Description of Selected Policy Instruments
This section describes and discusses nine selected policy options amongst the numerous options presented under "A structured overview of policy options for promoting SCP through retail action".
These nine policy options are divided into those that are cross-cutting and those that have specific focus upstream, in-shop or downstream. The nine policy options were selected based partly on expert priorities raised at a Nordic expert Workshop on Sustainable Consumption and Green Lifestyles held in Copenhagen on November 24-25th, 2010, and partly on suggestions from the Danish EPA.
Environmental Benchmarking System for Nordic Retailers
A common environmental benchmarking system for retailers would enable consumers to choose retailers with high environmental performance.
There is no commonly agreed system for comparing the environmental performance of retail chains or retail stores in the Nordic countries. The basic principle of such an environmental benchmarking system would be to award retailers with points for a wide variety of categories. The ambition level should be high and could in principle be developed by the public authorities or independent experts.
The system should be based on active involvement of the retail sector and could be developed at national level or at Nordic level as a stand-alone activity or as a key element of the work programme for a Nordic retail forum.
Promotion of an Eco-Label for Retail Stores
The concept of an eco-label for stores allows consumers to choose retail stores with good environmental performance and allows shops which fulfil the criteria to market themselves as environmentally sound.
An example of such an eco-label for stores is the Nordic Swan eco-label which is mostly used on specific products but more than 1000 companies including more than 500 retail stores have also been awarded the Nordic Swan eco-label.
A possible policy goal could be to promote such existing labels in individual Nordic countries in the Nordic region and/or to promote the concept as such and push for a development of an eco-label for retail stores at the EU-level.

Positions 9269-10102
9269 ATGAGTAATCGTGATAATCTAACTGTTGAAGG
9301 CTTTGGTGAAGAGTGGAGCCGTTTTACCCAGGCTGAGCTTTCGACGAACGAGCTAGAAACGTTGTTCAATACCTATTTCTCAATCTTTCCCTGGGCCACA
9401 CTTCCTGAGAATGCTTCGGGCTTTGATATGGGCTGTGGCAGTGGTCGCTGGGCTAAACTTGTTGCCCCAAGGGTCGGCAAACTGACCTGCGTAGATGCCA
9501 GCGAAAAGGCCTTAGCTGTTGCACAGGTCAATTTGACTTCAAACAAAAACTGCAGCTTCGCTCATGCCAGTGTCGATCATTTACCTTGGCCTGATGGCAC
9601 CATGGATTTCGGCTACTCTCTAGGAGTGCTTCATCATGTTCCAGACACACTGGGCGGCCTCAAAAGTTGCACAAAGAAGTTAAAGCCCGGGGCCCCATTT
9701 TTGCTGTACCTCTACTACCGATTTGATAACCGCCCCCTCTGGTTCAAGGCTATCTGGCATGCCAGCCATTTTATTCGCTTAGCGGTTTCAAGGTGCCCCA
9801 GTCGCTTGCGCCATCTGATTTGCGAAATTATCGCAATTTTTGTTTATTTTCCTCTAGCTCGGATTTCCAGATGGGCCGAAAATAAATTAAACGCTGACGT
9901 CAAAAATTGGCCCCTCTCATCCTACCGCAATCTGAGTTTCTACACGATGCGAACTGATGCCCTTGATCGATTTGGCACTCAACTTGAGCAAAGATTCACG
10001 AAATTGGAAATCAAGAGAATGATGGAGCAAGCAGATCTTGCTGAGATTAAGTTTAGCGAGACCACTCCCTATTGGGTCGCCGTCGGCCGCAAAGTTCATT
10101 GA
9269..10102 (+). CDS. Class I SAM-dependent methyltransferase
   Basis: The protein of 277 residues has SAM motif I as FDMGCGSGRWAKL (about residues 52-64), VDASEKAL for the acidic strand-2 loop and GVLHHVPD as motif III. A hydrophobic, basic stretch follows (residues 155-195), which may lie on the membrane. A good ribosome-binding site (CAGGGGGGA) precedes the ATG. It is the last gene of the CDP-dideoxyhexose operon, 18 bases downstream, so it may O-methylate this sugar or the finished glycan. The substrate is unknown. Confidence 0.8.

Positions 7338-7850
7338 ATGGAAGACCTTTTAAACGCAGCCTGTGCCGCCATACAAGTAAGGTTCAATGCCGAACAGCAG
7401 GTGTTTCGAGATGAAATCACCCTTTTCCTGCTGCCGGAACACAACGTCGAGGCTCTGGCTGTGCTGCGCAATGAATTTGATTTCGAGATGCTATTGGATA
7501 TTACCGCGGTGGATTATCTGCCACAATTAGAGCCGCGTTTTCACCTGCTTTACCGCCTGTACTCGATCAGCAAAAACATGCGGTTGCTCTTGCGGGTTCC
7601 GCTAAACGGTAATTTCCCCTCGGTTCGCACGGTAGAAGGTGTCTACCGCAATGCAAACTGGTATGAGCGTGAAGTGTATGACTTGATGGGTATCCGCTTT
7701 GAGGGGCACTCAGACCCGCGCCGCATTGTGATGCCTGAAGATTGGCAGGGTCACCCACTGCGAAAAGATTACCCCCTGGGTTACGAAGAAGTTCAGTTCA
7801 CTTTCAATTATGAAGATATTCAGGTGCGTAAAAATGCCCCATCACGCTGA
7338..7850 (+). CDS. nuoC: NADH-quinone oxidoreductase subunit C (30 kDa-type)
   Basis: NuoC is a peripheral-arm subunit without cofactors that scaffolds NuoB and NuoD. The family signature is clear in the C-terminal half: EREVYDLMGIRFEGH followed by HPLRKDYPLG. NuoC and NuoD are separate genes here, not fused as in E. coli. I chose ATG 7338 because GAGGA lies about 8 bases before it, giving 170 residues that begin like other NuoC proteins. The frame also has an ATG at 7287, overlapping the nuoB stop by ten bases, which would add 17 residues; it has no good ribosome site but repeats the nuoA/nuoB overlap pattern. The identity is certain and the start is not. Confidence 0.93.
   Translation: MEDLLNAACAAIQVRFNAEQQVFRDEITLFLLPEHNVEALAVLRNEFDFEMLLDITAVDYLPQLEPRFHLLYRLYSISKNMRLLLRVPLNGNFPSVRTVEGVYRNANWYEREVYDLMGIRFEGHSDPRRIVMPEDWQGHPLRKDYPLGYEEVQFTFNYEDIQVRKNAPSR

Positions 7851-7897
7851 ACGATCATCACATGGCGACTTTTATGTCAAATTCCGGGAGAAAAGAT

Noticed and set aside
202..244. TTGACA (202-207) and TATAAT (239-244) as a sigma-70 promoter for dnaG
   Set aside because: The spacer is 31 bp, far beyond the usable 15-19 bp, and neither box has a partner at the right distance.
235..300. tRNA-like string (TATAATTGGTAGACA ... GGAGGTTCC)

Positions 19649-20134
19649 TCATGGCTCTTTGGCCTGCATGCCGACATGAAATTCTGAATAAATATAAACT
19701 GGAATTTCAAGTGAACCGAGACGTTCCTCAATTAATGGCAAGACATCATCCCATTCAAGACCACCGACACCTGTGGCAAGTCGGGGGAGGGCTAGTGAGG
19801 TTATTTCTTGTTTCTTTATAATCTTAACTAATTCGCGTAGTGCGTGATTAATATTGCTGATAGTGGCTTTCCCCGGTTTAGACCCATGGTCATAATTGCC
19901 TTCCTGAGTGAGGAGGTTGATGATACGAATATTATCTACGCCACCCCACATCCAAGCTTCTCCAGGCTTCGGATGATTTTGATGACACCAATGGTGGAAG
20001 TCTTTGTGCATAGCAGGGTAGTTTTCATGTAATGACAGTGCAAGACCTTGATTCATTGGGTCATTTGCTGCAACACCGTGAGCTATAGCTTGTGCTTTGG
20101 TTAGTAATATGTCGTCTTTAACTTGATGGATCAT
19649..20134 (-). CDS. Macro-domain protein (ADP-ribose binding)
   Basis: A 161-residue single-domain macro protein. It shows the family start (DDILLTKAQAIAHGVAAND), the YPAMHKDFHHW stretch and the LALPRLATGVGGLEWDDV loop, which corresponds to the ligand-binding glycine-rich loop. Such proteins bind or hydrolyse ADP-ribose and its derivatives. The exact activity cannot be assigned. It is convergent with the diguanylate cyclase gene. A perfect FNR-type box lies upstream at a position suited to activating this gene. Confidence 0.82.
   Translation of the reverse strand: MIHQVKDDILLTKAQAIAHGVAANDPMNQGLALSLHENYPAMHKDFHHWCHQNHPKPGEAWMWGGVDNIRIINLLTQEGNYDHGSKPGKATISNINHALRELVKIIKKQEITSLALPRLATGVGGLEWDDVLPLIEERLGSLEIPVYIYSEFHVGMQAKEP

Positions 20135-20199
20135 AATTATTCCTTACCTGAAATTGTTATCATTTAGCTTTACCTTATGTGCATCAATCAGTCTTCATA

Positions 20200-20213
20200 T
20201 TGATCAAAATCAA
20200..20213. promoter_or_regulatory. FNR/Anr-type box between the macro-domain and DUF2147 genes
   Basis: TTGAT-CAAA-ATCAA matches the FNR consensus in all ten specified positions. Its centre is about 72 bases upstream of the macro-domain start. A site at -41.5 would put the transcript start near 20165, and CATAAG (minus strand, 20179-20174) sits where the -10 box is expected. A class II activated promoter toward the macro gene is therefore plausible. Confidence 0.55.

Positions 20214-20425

The difference between this initiative and that of environmental benchmarking is that the eco-label for retail stores would normally be an either/or option. Once the eco-label is obtained retailers might not have the incentive to further improving their environmental performance, whereas the system of environmental benchmarking would award gradual improvements, thus being more dynamic.
Annual "Green Retailer" Awards
Awards can be used as a tool to create a "race-to-the-top" amongst businesses, to raise awareness on a certain subject and can further create marketing value for ambitious businesses.
The introduction of a "green retailer of the year" award either at the Nordic or the national level may thus be a useful tool in triggering retail action and raising the awareness on retailer’s sustainability initiatives.
Public-Private Partnership on Developing Common Standards for Sustainable Supply Chain Management
Several retailers in the Nordic region and elsewhere are today engaging in sustainable supply-chain management, i.e. evaluating suppliers according to their environmental performance.
One of the key challenges retailers are facing related to supply-chain management is the costs involved in evaluating and auditing the vast number of suppliers. Public-private partnerships may play a role to overcome this challenge and contribute to developing common codes of conduct that can be shared across the Industry, bringing together companies that are competing within the same sector.
A Nordic public-private partnership on sustainable supply-chain management for the retail sector could be a strong tool in making sustainable supply-chain management efforts more cost-effective and facilitating more sustainable products on the shelves in Nordic Retail and could come in the form of a stand-alone initiative or be established as a key element of the work programme for a Nordic retail forum.